Surprisingly, since 1982 to date the national team has virtually gone to 91sleep' as it had tried in vain to win the Cup and thus regain its enviable status in African football.


The last time Ghana came close to winning the Cup was in 1992 when the Black Stars lost the final match to the Elephants of Cote d'Ivoire in a tournament hosted in Senegal.

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Football analysts have attributed Ghana's inconsistency at the Nation's Cup tournament to poor preparation, apathy towards the senior national team by players and administrators, lapses in football administration and fre quent changes in coaches and players and non-commitment.


Due to poor preparation, for instance, the national team between 1984 and 92 failed to qualify for the Nation's Cup whilst in cases where they qualified their performance was nothing to write home about. It is worth noting that the performance of the team at a point in time degenerated so much that many Ghanaians were compelled to lose enthusiasm and confidence for the Black Stars.


Perhaps it is now very obvious that the days when the nation prided itself as having won the Nation's Cup on four occasions are over as that record has been equaled by Cameroon with victories coming their way in 1984, 1988, 2000 and 2002, whiles Egypt is now on record to have won the most Cups 96 five times, with victories coming their way in 1957, 59, 86, 98 and 2006.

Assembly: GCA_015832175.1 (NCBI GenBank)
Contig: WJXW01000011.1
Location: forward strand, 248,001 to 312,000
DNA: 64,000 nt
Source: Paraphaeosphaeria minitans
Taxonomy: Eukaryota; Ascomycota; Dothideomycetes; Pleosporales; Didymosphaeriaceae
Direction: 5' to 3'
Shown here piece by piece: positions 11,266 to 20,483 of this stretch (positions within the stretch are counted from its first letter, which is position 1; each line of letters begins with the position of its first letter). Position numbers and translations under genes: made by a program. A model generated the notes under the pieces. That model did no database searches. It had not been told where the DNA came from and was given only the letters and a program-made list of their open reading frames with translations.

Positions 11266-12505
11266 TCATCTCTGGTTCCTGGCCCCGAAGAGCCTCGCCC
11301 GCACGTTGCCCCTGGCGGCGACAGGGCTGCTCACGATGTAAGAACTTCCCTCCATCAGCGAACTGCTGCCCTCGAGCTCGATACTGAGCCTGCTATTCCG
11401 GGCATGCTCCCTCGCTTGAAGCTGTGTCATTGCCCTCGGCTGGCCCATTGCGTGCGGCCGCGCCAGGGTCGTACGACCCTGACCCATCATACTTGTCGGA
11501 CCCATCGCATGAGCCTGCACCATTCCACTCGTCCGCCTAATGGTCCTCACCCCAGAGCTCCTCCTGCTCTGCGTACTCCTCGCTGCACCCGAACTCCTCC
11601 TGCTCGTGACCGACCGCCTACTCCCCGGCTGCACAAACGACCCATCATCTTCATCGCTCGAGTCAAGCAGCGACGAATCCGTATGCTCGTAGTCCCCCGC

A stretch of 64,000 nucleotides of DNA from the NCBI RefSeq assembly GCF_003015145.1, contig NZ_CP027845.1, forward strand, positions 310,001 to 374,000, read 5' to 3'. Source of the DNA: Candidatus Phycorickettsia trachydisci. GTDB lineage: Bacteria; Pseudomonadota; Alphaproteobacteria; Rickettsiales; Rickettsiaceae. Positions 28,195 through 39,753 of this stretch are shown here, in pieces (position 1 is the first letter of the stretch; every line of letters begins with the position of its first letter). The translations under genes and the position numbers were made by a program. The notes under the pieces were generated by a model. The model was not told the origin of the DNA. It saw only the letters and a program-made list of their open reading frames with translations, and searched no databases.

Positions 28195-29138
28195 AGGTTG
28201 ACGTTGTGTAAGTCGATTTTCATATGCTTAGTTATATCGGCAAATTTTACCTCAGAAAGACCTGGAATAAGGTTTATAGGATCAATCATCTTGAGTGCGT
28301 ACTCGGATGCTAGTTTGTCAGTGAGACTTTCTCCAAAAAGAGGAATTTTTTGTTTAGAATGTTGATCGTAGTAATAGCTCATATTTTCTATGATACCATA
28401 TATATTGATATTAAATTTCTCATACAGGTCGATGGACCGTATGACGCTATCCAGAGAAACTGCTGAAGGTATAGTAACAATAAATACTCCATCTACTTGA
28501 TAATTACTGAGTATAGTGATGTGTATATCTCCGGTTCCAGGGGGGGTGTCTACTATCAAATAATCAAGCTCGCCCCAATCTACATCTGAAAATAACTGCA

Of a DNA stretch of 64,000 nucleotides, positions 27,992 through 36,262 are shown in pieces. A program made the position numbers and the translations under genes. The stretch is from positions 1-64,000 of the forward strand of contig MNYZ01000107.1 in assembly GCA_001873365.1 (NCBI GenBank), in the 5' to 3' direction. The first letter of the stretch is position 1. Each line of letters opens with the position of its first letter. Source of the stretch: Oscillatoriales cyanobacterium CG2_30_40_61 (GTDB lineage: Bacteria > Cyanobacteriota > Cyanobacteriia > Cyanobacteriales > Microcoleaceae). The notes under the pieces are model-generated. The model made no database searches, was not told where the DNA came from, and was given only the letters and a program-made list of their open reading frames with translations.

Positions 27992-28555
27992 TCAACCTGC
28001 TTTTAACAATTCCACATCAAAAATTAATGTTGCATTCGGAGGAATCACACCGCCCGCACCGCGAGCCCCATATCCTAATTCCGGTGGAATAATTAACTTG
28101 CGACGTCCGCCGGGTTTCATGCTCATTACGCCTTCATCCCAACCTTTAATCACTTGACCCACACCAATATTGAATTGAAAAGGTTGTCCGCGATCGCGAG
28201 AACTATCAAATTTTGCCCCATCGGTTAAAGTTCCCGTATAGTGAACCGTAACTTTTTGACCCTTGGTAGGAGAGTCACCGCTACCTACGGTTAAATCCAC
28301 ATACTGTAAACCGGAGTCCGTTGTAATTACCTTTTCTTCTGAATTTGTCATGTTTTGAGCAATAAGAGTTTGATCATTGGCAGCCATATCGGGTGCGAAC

The African Nations Cup is without doubt the greatest sporting spectacle on the continent that has gradually come of age. It is against this backdrop that stakeholders in Ghana football should embark on a collaborative and conscious effort aimed at enabling the Black Stars to win its fifth Cup now that the nation has won the bid to host the Ghana CAN 2008.


Undoubtedly the 26th edition of the Nations Cup which would be held in the early part of next year in four match venues have come at a time when the national team are enjoying some sort of consistency following their exploits at last year's World Cup Championship held in Germany.


Due to the prudent and pragmatic measures instituted by the present administration, the Black Stars has seen a tremendous improvement in its performance as was manifested in the latest world football governing body, FIFA's rankings which has placed Ghana in the third position in the African rankings and 22nd in the world rankings. In skipper Stephen Appiah, midfield dynamo Michael Essien, John Mensah, Asamoah Gyan, Shilla Illiasu, Sule Ali Muntari, Junior Agogo and the Kingston brothers, the nation seem to have the crop of players capable of restoring to the nation its rightful place in African football and the world in general.

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There is however the need for us as a nation to go beyond the gains made so far and look forward to putting in place a sustained development plan that would ensure total sanity in football administration in the country at both the local and national level. There must be a serious campaign against illegal sale of players, superstition, bribery, hooliganism, player indiscipline and poor remuneration for players while serious consideration must be given to the upgrading of sports fields and construction of stadiums in all regional capitals as started by the Acheampong regime to help improve the performance of our players.